Feature: HVAC Hess – Fact Sheet on the Importance of Cleaning Coils

Keep in mind that the air you breathe is directly from your coils. I have heard several horror stories about locations of AHU’s that were very neglected. One place – a hospital – so neglected that their were dead animals in the drain pans. The place that should be cleaner than any other place had people breathing the unimaginable. So I pose the question, what are you really breathing?

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My inspiration of this blog came from HVAC HESS (The Heating, Ventilation and Air Conditioning High Efficiency Systems Strategy) a ten year strategy under the Nation Strategy on Energy Efficiency (NSEE) that aims to drive long term improvements in energy efficiency of HVAC Systems Australia wide. Their goal is to educate, inform, and encourage energy efficiency in the HVAC Industry. A series of the HESS fact sheets can be found at http://www.ee.ret.gov.au/energy-efficiency/non-residential-buildings/heating-ventilation-and-air-conditioning-hvac/hvac-hess-fact-sheets

I wrote a blog a few weeks ago about the price of our Powder Keg being so low. What I didn’t think to mention is why it is so important to clean coils. My ex-husband and several other contractors that I know just rinse their coils off with water. I am here to tell you the reasons why actually cleaning your coil with a cleaner is important in more ways than one! All of what I wanted to say, I found in an awesome article that describes it ALL!

dirty fins

“ Finned coils are used in a number of different applications in HVAC systems to transfer heat either into or out of air streams.

There are two basic types of coils:

1. Condenser coils – Condenser coils transfer heat into a space. Refrigerant vapor is forced into the coil under pressure, condensing the refrigerant into a liquid, which results in the rejection of heat across the heat exchange surface.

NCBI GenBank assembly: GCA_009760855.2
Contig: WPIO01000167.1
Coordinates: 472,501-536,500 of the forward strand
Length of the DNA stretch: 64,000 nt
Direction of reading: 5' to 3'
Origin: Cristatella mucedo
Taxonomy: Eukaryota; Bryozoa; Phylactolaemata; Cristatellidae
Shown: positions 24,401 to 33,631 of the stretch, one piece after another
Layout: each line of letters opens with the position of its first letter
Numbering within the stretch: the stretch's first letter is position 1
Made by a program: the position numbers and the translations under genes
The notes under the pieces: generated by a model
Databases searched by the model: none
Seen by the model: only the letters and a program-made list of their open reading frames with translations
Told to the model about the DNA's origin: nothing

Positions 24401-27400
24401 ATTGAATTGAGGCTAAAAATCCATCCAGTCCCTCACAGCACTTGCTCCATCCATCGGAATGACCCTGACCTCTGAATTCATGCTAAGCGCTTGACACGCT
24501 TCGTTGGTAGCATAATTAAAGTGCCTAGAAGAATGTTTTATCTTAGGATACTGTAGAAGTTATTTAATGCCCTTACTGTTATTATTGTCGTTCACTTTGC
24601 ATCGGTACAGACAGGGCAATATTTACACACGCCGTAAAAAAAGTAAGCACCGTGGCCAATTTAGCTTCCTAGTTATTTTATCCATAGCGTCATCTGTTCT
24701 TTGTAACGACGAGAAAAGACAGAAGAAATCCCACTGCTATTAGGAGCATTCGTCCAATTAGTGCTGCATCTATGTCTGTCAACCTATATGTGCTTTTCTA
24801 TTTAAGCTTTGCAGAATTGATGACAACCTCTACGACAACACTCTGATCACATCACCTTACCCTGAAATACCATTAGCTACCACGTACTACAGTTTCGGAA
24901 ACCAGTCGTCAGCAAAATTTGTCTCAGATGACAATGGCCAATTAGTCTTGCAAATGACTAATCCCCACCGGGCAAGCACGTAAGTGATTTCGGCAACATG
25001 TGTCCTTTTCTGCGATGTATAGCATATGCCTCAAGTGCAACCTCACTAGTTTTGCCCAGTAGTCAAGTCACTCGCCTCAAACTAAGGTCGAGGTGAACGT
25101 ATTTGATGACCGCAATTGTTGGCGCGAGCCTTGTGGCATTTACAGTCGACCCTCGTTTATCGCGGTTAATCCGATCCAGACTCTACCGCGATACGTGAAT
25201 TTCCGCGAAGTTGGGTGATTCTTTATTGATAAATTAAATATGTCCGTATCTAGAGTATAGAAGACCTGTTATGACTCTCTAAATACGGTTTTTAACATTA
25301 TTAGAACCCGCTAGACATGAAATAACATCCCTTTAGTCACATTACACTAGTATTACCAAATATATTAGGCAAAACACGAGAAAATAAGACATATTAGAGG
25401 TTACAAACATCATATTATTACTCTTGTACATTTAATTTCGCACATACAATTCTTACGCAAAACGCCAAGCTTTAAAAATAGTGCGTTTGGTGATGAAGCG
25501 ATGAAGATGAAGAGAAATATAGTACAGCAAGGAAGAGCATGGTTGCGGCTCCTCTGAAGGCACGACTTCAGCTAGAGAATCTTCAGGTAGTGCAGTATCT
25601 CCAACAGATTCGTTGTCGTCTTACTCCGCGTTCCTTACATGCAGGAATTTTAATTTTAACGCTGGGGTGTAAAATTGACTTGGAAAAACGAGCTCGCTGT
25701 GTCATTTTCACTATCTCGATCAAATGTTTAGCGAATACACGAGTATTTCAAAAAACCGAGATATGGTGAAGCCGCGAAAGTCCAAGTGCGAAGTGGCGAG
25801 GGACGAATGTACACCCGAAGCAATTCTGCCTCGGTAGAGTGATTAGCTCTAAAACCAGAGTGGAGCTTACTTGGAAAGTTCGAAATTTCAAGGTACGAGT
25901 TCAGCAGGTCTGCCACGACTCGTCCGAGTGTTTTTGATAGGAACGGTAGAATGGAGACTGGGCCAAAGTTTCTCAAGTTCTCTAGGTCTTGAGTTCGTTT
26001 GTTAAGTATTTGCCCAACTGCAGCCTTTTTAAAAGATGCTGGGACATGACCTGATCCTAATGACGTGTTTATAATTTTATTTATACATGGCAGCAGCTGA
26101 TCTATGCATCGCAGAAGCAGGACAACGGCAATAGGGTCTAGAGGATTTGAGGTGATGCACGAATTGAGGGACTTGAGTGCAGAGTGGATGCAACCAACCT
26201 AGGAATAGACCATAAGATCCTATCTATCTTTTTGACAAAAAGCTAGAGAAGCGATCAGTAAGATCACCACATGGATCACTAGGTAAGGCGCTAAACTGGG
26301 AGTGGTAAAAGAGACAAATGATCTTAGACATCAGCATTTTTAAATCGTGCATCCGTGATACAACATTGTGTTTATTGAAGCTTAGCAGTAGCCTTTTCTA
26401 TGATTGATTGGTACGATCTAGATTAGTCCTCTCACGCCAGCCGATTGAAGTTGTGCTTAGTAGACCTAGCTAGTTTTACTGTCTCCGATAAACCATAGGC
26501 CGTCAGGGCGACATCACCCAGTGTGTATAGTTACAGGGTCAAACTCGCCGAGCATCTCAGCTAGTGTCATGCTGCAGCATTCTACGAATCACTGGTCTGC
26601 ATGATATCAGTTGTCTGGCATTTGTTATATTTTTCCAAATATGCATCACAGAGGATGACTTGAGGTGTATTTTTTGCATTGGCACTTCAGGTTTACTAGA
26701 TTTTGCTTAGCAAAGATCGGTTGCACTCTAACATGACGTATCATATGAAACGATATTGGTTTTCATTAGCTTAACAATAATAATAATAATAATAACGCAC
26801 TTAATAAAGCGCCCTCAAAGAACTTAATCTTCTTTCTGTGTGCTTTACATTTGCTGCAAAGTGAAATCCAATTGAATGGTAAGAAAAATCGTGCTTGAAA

2. Evaporator coils – Evaporator coils do the opposite to condenser coils. Liquid refrigerant is pumped into a low pressure coil, causing the refrigerant to evaporate into a vapor, absorbing heat across the heat exchange surface in the process.
coil outdoor

Over time the surfaces of these coils can become dirty as the air moving over the coils can contain dust, dirt, pollen, moisture and other contaminants. A build-up of contaminants decreases the available surface area for heat transfer, reducing the energy consumption and poor system performance. It is important that air conditioning coils are regularly inspected and indoor air quality; a fact that has led to regular coil cleaning becoming a regulatory requirement in certain circumstances and provides guidance on cleaning.”

Here are all the very important points this article by HVAC HESS hits on regarding why Cleaning Coils is important:

-Energy Efficiency
-System Performance
-Equipment Life Cycle
-Indoor Air Quality
-When and How to Clean

To see this fact sheet please follow the link: http://www.ee.ret.gov.au/sites/default/files/documents/09_2013/hvac-fs-cleaning-coils.pdf


Keep in mind that the air you breathe is directly from your coils. I have heard several horror stories about locations of AHU’s that were very neglected. One place – a hospital – so neglected that their were dead animals in the drain pans. The place that should be cleaner than any other place had people breathing the unimaginable. So I pose the question, what are you really breathing?



kdKristen Bean, Assistant Marketing Director of Controlled Release Technologies, Inc., a research, development and manufacturing firm based in Shelby, North Carolina.  CRT is an IFMA CSP, an EnergyStar Partner and manufacturer of independently-certified Green products for HVAC maintenance. Since 1986, CRT has been creating leading edge HVAC maintenance products that have become industry standards, used in thousands of commercial buildings world-wide. CRT employees are members of BOMA, ASHRAE, ASHE and the American Chemical Society. www.cleanac.com

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